BONE MARROW TRANSPLANTS: THE REAL TEA
A bone marrow transplant replaces the cells in the body called the hematopoietic cells with new ones and what this does is to stop the body from making the sickle-shaped cells that cause SCD. Healthy stem cells from the bone marrow of a donor is injected into one of the veins that then go to the bone marrow to start creating healthy blood cells.
A bone marrow transplant is a long process and things start happening medically first before the actual procedure takes place:
1. There is a 1-2 week hospital stay to receive chemotherapy that aims to destroy the abnormal blood cells and weaken the immune system so it won't reject and attack the new cells.
2. Your medical team then injects the new stem cells into the body and run tests to make sure these new cells start to work. These tests will typically go on for about a month.
3. Once doctors are convinced that the transplant was successful, you are allowed to leave the hospital but it may take about 1 year or longer before your blood cells and immune system get back to normal so you will be on very close observation throughout this time.
Unfortunately my brother could not benefit from this procedure because his liver was almost 100% gone by the time he got to the hospital where the procedure was to take place. After observing him, the doctors told my mom that there was nothing they could do at that point and that he had just a few more weeks to live. He passed away shortly after that. In order to be a beneficiary of the bone marrow transplant procedure as a sickle cell patient, doctors will have to determine that you are healthy enough both physically and mentally for the process. Furthermore, one of the biggest challenges with this process is to find a matching bone marrow donor but family members are typically the first port of call. I remember my sisters and I were tested to see if we were matches and obviously my kid sister was ruled out because she also had sickle cell and I was not enough of a match to be a donor. My older sister who was, was breast-feeding at the time and was advised against undergoing such a procedure while she was still suckling my niece. My mom was found to be the next closest in match to be his donor but like I said, it was already too late by the time he got here.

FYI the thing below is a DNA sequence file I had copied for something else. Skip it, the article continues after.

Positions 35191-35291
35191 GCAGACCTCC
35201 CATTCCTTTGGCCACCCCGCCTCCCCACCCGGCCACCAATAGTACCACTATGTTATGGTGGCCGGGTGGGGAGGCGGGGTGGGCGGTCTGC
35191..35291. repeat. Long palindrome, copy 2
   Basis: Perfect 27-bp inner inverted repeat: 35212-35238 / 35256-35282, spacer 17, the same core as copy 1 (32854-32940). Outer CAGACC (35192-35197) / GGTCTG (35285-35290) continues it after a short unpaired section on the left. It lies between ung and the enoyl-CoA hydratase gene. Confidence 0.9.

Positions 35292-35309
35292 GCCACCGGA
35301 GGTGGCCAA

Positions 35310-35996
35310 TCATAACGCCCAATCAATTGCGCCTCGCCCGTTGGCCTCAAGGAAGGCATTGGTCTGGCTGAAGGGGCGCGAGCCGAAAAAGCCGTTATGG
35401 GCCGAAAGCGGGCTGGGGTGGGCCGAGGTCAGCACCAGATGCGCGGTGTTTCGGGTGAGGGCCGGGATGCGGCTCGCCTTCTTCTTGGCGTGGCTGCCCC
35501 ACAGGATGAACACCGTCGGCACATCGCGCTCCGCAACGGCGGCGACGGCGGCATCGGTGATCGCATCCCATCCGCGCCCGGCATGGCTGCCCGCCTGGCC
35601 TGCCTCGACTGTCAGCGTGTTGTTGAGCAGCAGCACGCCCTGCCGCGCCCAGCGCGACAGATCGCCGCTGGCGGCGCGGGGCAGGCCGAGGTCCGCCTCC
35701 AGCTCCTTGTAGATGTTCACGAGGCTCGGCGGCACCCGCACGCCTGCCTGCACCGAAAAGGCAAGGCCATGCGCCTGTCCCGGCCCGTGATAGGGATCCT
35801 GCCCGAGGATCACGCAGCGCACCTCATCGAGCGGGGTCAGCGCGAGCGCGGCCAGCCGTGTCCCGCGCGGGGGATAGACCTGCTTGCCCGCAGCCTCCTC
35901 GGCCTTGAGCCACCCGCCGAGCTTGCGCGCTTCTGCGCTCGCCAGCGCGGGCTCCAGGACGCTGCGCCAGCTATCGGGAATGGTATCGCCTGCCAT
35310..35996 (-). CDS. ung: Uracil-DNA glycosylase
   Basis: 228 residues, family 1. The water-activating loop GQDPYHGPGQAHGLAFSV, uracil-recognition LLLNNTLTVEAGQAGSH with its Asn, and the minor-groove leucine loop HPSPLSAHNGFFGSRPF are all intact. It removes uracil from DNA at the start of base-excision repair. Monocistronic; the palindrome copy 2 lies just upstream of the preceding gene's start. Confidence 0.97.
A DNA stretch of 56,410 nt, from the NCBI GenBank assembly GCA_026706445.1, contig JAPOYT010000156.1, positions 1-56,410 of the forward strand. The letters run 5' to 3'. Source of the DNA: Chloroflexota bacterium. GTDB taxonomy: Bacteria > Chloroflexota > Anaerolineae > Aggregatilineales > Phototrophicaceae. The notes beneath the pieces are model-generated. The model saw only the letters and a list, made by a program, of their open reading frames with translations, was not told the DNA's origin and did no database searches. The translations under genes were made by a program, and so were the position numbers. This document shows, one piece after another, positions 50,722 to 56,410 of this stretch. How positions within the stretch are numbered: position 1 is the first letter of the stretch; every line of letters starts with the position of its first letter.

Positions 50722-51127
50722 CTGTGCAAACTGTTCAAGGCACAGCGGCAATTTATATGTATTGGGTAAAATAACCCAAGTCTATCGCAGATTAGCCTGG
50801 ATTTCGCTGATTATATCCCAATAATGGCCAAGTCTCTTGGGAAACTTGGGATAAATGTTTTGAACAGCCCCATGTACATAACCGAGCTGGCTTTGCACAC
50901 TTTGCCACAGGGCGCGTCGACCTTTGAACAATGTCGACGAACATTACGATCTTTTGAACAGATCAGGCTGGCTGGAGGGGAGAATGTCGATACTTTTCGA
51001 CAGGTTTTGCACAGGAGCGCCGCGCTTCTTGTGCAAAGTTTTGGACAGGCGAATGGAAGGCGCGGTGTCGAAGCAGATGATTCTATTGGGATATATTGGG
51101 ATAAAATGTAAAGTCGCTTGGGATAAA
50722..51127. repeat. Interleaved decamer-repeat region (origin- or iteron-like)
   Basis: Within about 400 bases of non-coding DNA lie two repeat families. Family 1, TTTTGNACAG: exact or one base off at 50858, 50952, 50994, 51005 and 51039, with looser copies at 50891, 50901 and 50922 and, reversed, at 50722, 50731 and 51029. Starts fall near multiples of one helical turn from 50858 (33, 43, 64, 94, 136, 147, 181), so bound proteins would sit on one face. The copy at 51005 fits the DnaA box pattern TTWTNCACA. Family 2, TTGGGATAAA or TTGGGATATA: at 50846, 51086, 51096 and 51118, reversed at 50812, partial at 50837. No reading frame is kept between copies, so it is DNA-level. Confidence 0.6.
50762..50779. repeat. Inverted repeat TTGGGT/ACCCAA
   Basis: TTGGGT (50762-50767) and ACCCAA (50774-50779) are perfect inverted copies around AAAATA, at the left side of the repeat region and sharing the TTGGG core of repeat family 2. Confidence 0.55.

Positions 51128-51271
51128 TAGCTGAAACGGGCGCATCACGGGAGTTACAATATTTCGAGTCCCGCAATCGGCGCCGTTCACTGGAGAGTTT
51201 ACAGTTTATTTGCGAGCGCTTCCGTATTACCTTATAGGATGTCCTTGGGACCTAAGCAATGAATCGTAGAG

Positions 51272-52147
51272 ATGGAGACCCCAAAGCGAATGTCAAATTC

I just imagine children who have no siblings to be donors either because they are an only child or none matches their bone marrow type. In this case, donors will have to be sourced publicly in a national registry of people who have volunteered to be tested. Like any other major operation, a bone marrow transplant comes with its own set of possible complications which include:
1. The body's rejection of the new cells - This is known as graft-versus-host disease or GVHD and meds can be taken to treat or prevent this but if they don't work, GVHD can damage organs or cause death.
2. Infection - This can occur because obviously the immune system is weakened from the chemo but medication can also be given to prevent this.
3. Nutritional Problems - This is also brought on by the chemo and problems like vomitting and diarrhea are known to occur
4. Damage to blood vessels in the liver
5. Infertility - This is brought on from the drugs one has to take before the procedure itself.
The truth is bone marrow transplants are 90% sucessful but in the event that they don't work, doctors will repeat the procedure to try and cure you but if that too does not work, then your own sickle stem cells will have to be re-injected into your body which means that SCD returns. If you are considering this procedure for yourself or your child, there are a few things you need to know and should ask your doctor before making a decision to do it or not and there are also some questions your doctor will ask:
1. Age of the patient
2. Extent of organ damage
3. How often pain crises occur
4. How often blood transfusions occur
5. The risks of waiting or trying other treatments first
6. Possible side effects of a transplant
7. Any risk factors that may affect how well the transplant will work
All the best to anyone dealing with this as a reality, I know what you are going through and so I'm sending prayers and positive energy your way.